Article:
Demonising Justin Gatlin
13th September 2015
Rugby league player Andrew Lea has been banned from all sport for four years following Anti-Doping Rule Violations (ADRVs) for the presence of prohibited substances. On 9 January 2020, UK Anti-Doping (UKAD) collected an out-of-competition urine sample from Mr Lea at a Rochdale Hornets training session. Analysis of Mr Lea’s urine sample returned Adverse Analytical Findings (AAFs) for drostanolone and its metabolite, and a metabolite of trenbolone.
Drostanolone and trenbolone are anabolic steroids which artificially improve athletic performance and are prohibited at all times. Mr Lea admitted the ADRVs and provided an explanation where he acknowledged taking a product called ‘TTM’, but only to improve his physical appearance. Mr Lea said that he understood ‘TTM’ contained trenbolone and drostanolone, but that he did not know what those steroids were.
Mr Lea accepted that he is not able to show that his ADRV was not ‘intentional’ (as that term is defined in the Anti-Doping Rules). In these circumstances a four-year ban applies.
Speaking on the case, UKAD’s Director of Operations, Pat Myhill said: “Athletes have a responsibility to themselves, their fellow athletes and sport to ensure that they are adhering to the Anti-Doping Rules in order to keep sport clean. This includes double checking all products, supplements and medications for prohibited substances. It is not enough to say ‘I didn’t know they were steroids’.
“Athletes should familiarise themselves with the Prohibited List each year, and use Informed Sport and Global DRO to check their products before ingesting. The onus is on the athlete to know exactly what they are putting into their bodies at all times.”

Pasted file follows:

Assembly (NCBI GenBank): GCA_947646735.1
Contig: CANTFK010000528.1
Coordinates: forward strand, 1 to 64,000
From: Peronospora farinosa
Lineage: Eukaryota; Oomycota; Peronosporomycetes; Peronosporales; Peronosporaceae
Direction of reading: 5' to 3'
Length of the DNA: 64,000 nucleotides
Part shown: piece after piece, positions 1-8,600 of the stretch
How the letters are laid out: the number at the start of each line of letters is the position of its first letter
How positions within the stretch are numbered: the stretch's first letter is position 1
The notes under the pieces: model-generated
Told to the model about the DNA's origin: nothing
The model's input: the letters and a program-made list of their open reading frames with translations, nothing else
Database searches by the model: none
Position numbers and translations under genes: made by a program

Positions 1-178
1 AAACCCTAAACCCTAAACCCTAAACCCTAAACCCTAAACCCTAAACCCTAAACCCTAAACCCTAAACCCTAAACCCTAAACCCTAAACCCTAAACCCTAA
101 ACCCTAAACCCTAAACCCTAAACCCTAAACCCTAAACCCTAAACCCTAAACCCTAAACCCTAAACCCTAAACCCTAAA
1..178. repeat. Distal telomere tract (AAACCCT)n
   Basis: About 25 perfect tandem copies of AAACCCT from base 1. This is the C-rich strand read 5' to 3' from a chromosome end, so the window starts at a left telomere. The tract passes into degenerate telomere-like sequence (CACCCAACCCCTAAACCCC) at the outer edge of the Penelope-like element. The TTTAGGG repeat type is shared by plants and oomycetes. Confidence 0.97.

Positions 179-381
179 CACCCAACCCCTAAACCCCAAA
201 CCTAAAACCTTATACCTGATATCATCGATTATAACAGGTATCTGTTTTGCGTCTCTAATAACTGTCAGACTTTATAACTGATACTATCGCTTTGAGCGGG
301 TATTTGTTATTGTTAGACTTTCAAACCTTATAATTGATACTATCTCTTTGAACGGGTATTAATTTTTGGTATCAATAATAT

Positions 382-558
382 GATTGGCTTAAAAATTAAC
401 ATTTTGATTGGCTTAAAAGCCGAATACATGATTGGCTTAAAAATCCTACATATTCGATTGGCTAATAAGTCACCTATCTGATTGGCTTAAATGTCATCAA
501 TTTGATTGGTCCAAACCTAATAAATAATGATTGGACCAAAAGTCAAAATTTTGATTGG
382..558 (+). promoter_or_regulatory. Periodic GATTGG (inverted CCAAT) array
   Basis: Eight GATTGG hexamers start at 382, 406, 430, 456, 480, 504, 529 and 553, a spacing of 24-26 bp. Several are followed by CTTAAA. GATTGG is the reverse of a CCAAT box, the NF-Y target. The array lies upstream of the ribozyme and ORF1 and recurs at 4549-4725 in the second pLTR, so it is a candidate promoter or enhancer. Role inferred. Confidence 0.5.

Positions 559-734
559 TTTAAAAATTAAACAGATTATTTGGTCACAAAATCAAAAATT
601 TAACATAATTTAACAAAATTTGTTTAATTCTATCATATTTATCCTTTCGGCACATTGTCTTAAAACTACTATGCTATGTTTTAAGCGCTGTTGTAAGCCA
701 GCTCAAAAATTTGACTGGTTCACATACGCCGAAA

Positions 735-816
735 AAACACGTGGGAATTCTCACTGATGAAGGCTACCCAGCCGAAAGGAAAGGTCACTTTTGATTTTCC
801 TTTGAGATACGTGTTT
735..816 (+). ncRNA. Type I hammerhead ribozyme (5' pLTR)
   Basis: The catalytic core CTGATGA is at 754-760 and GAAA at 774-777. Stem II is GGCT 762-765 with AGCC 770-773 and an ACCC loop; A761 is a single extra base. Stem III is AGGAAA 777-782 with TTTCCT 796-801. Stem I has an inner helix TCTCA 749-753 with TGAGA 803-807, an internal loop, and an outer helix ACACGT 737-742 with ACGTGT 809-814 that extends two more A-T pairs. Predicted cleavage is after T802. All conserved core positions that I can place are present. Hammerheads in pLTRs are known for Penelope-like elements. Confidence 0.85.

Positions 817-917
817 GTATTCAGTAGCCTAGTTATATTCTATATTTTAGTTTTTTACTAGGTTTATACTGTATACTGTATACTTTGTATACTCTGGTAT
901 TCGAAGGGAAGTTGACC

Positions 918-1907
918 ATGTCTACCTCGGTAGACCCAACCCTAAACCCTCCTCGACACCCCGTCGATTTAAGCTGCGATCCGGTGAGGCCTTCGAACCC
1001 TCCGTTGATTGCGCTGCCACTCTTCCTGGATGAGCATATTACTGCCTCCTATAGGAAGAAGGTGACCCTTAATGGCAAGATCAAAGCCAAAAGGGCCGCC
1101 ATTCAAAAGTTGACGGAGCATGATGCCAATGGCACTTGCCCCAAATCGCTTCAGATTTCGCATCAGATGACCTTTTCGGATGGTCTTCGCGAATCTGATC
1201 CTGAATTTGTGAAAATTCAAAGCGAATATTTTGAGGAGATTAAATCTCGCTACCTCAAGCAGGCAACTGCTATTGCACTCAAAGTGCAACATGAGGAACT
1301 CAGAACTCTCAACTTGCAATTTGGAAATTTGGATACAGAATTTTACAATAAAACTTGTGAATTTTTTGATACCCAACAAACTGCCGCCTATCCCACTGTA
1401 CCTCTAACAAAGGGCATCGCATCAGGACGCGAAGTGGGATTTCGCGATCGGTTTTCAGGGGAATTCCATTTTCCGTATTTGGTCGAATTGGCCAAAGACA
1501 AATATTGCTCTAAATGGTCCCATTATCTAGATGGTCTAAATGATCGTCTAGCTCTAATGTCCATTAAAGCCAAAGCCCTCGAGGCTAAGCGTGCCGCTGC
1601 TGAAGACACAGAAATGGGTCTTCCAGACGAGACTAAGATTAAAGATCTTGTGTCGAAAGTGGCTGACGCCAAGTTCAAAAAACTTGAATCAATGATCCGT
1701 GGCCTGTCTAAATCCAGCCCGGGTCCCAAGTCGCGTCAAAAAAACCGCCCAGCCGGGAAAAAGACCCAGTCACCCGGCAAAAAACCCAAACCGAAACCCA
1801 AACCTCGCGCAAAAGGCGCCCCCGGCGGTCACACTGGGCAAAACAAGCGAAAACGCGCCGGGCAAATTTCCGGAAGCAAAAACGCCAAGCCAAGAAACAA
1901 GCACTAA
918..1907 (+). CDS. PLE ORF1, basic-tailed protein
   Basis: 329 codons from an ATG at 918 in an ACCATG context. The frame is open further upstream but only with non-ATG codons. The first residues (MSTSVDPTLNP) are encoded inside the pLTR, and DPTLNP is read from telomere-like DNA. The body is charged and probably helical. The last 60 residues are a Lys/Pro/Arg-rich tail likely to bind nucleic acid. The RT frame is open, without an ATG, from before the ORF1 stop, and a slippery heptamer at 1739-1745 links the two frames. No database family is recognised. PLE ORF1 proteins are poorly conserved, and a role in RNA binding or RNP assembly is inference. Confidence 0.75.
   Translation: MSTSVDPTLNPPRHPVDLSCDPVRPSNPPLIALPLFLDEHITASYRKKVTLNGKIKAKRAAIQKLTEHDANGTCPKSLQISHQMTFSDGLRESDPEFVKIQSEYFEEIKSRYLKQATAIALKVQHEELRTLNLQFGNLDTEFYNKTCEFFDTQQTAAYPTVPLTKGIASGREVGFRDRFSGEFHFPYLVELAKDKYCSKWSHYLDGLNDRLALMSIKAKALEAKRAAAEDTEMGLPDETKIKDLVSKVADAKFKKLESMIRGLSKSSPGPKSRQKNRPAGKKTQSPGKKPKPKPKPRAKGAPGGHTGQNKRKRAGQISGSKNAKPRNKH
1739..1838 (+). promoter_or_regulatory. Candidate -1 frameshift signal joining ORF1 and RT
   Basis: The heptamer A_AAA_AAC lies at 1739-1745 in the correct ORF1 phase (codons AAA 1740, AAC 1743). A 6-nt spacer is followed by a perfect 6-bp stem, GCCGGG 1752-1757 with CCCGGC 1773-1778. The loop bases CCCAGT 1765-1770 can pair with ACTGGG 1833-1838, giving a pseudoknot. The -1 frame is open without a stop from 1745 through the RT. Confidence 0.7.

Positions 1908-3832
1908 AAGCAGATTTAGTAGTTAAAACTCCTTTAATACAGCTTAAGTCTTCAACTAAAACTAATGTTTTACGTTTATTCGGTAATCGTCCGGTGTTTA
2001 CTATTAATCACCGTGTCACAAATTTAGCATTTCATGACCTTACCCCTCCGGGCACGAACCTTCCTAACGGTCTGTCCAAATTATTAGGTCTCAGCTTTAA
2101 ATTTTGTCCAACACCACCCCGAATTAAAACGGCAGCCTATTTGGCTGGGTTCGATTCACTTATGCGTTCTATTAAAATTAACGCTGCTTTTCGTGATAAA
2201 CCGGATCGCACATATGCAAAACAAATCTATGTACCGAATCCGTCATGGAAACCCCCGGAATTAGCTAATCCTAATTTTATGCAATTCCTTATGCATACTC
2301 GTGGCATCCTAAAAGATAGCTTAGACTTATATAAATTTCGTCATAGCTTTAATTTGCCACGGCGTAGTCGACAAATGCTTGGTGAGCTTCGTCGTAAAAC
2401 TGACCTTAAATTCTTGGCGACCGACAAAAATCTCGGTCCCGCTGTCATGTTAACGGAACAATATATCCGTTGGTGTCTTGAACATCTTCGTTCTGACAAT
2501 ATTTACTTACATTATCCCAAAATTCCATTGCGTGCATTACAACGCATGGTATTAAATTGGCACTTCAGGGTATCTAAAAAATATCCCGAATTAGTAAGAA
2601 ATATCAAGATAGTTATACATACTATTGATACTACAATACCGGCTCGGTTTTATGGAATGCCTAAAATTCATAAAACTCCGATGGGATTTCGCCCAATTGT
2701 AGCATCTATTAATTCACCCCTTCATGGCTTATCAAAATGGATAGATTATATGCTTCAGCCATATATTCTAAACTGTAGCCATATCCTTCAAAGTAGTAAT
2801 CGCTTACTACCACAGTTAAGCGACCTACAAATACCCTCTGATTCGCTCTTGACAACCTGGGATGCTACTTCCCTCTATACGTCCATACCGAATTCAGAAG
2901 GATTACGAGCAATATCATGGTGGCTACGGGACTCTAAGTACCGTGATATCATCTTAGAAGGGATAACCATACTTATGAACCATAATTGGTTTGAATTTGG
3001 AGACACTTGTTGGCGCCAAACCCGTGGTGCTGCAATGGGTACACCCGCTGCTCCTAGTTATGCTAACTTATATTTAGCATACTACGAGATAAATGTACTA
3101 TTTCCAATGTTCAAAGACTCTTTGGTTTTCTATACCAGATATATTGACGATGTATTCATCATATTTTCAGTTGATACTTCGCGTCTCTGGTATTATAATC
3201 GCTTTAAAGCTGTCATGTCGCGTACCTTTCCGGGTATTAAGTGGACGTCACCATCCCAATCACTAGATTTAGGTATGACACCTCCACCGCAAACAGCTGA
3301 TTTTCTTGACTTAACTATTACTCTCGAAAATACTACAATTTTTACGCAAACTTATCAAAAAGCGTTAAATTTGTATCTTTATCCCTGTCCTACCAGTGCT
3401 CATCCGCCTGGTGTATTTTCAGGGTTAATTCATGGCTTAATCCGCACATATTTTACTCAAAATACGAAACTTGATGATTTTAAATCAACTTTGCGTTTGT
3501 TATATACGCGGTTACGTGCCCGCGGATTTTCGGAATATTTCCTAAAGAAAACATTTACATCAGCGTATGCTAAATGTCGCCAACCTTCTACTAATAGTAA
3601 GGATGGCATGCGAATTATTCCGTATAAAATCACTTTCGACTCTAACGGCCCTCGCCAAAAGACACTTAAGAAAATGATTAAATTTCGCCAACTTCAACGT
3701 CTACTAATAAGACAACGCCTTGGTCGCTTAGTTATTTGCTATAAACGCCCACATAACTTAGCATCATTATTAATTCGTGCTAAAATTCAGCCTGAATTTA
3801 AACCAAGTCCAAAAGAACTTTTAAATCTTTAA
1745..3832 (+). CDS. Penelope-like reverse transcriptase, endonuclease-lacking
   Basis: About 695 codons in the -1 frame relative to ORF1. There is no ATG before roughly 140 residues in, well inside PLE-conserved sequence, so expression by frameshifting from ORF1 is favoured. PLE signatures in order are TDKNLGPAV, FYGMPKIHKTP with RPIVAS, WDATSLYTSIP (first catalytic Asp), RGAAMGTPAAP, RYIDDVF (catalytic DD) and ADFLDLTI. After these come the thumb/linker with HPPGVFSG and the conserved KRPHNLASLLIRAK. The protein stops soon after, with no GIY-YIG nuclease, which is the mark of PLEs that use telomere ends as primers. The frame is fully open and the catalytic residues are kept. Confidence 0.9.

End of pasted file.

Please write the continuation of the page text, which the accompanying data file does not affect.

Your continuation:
Mr Lea first accepted the ADRVs two weeks after receiving the Notice of Charge from UKAD. UKAD considers this a timely admission as set out in the Anti-Doping Rules, therefore his four-year ban started on 9 January 2020 and will end at midnight on 8 January 2024.
Drostanolone and its metabolite 2α-methyl-5α-androstan-3α-ol-17-one, and trenbolone metabolite 17α-epitrenbolone were found in Mr Lea’s urine Sample. This resulted in ADRVs contrary to ADR Article 2.1 for ‘Presence of a Prohibited Substance or its Metabolites or Markers in an Athlete’s Sample’.
The term ‘intentional’ is defined in ADR Article 10.2.3 and requires that an Athlete engaged in conduct which they knew constituted an ADRV, or knew that there was a significant risk that the conduct might constitute or result in an ADRV and manifestly disregarded that risk. As Mr Lea’s case concerned two non-Specified Substances, the evidential burden was on him to establish that his ADRVs were not intentional.
ADR Article 10.11.2 sets out that where an Athlete admits the ADRV promptly after being confronted by it by UKAD, the ban may start as early as the date of Sample collection or the date on which the ADRV last occurred. This is known as ‘Timely Admission’.
• This media release was published by UK Anti-Doping (UKAD) on 20 October 2020. Click here for the original.
Recent Decisions in the Shayna Jack1 and Andrea Iannone2 cases illustrate that when an athlete...
The hearing into allegations of medical malpractice against Dr. Richard Freeman, former doctor to British...
UK Anti-Doping (UKAD) has today launched a new campaign to promote ‘Protect Your Sport’, encouraging...